An easy weeknight dish is pasta tossed in olive oil, minced garlic, basil and sun-dried tomatoes. It's easy to cook, and healthy, as are so many recipes using olive oil. When marinating chicken, beef or fish, extra virgin olive oil is the key ingredient.
When baking, substituting olive oil for butter eliminates much of the saturated fat and also infuses a distinct texture that can elevate the average chocolate cake into a delectable and healthier delight. The next time you serve baked potatoes, top them with extra virgin olive oil or use olive oil instead of butter in mashed potatoes.
Cooks from Italy and France have been poaching fish in olive oil for centuries to keep the fish moist but not watery.
Food drizzled with extra-virgin olive oil infused with herbs and other flavoring elements such as lemon, garlic and chili pepper takes on a new dimension.
Good-quality infused oils are available in local supermarkets or online. However, if you can't find the flavor of your choice, you can make your own.
Simply bring a medium size pot of water to a boil. Add 1 cup of basil leaves or other herb (rosemary, parsley, mint, thyme) and blanch for 30 seconds. Drain and rinse under cold running water. Blend herbs in a food processor with 1 cup extra virgin olive oil (not the most expensive bottle) and a pinch of salt. Pour the mixture through a fine-mesh strainer lined with a coffee filter. The oil will last about a month in the refrigerator.
When you want to make something to impress guests, a new date or a longtime companion, this oil-poached fish is the most elegant of dishes. Serve it with roasted baby potatoes and accompany it with a crisp, acidic white wine.
OIL-POACHED BLACK BASS WITH FRESH PEAS AND BABY TOMATOES
Bass and Poaching Oil:
- 4 black bass fillets (or red snapper or yellowtail), skin on, about 6 ounces each
- 3 cups grapeseed oil or canola oil
- 1 1/2 cups extra-virgin olive oil
- 10 to 15 sprigs fresh thyme
- 3 bay leaves
Peas and Tomatoes:
- 1 1/2 pounds English peas, shelled
- 2 cups grape tomatoes
- 1 cup extra-virgin olive oil, divided
- 4 to 6 spring onions, trimmed and julienned
- Salt and freshly ground black pepper
- 1/4 cup freshly squeezed lemon juice
- 2 teaspoons torn fresh tarragon
- 2 teaspoons torn fresh chervil
- Maldon sea salt for garnish
For the bass and poaching oil: Rinse the bass, and pour the oils into a deep sauté pan big enough to hold all of the fish. Roll the thyme and bay in cheesecloth and wrap and tie with kitchen string. Add the sachet to the poaching oil and bring the mixture to 220 degrees over medium heat. Add the bass; the oil temperature will drop. Adjust the heat so that the oil temperature stays at 190 degrees. Poach the bass until just a little moist and translucent in the center, to a 130-degree internal temperature, about 7 minutes. Carefully transfer the fish to paper towels to drain.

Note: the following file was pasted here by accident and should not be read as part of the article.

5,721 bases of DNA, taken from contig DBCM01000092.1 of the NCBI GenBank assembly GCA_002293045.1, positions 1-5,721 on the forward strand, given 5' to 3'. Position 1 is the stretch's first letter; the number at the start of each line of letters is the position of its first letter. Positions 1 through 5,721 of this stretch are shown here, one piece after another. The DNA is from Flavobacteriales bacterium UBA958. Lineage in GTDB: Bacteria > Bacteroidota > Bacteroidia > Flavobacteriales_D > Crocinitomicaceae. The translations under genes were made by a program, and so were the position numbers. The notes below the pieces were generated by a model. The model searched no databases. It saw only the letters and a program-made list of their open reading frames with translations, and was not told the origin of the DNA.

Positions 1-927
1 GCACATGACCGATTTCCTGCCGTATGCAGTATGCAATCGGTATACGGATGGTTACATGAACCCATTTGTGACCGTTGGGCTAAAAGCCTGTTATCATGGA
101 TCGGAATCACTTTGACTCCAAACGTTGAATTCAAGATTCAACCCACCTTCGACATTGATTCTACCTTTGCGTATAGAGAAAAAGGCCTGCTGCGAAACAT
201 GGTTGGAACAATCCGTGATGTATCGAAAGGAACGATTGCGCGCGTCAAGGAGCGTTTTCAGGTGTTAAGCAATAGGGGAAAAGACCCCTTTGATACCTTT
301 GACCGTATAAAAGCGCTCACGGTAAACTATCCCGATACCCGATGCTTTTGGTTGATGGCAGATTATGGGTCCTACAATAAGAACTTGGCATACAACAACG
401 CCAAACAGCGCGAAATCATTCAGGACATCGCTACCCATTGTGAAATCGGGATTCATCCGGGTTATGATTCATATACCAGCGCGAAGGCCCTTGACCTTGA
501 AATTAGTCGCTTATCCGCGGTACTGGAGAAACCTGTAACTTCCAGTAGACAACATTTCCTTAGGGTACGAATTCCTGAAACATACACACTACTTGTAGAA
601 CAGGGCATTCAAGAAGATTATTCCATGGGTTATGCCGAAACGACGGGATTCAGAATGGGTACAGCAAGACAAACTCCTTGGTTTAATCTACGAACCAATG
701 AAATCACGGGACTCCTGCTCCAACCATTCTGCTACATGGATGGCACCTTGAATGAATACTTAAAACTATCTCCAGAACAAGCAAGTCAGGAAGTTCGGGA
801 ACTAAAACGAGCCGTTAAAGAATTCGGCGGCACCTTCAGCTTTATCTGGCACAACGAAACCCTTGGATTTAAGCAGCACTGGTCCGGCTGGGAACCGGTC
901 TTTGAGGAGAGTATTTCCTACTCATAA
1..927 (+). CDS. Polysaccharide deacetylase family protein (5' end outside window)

For the peas and tomatoes: Bring a medium pot of salted water to a boil and fill a large bowl with ice water. Add the peas and blanch for 1 1/2 minutes. Transfer to the ice water to stop the cooking. When cool, use your fingers to slip the peas from their skins. You should have about 1 1/2 cups shelled peas.
Drop the tomatoes into the boiling water and blanch for 10 seconds. Transfer to the ice water to stop the cooking. When cool, slip the tomatoes from their skins. Set aside. Heat 1/4 cup of the oil in a medium sauté pan over medium heat. Add onions, and cook until soft but not browned, 3 to 4 minutes. Add the skinned tomatoes and warm through, 1 to 2 minutes. Season with salt and pepper.
In another pan, heat the remaining 3/4 cup of oil and the lemon juice over medium heat. Add the peas and herbs and warm through, 1 to 2 minutes. Season with salt and pepper. Spread the onions in the center of each plate. Place fish on top and tomatoes around the fish. Spoon peas over the top and garnish with sea salt and black pepper.
Per serving: 732 calories (59 percent from fat), 48.4 g fat (5 g saturated, 31.3 g mono ), 63 mg cholesterol, 45 g protein, 32 g carbohydrates, 10.8 g fiber, 124 mg sodium.
Source: Adapted from "Eating Italy" by Jeff Michaud with David Joachim (Running Press, $35)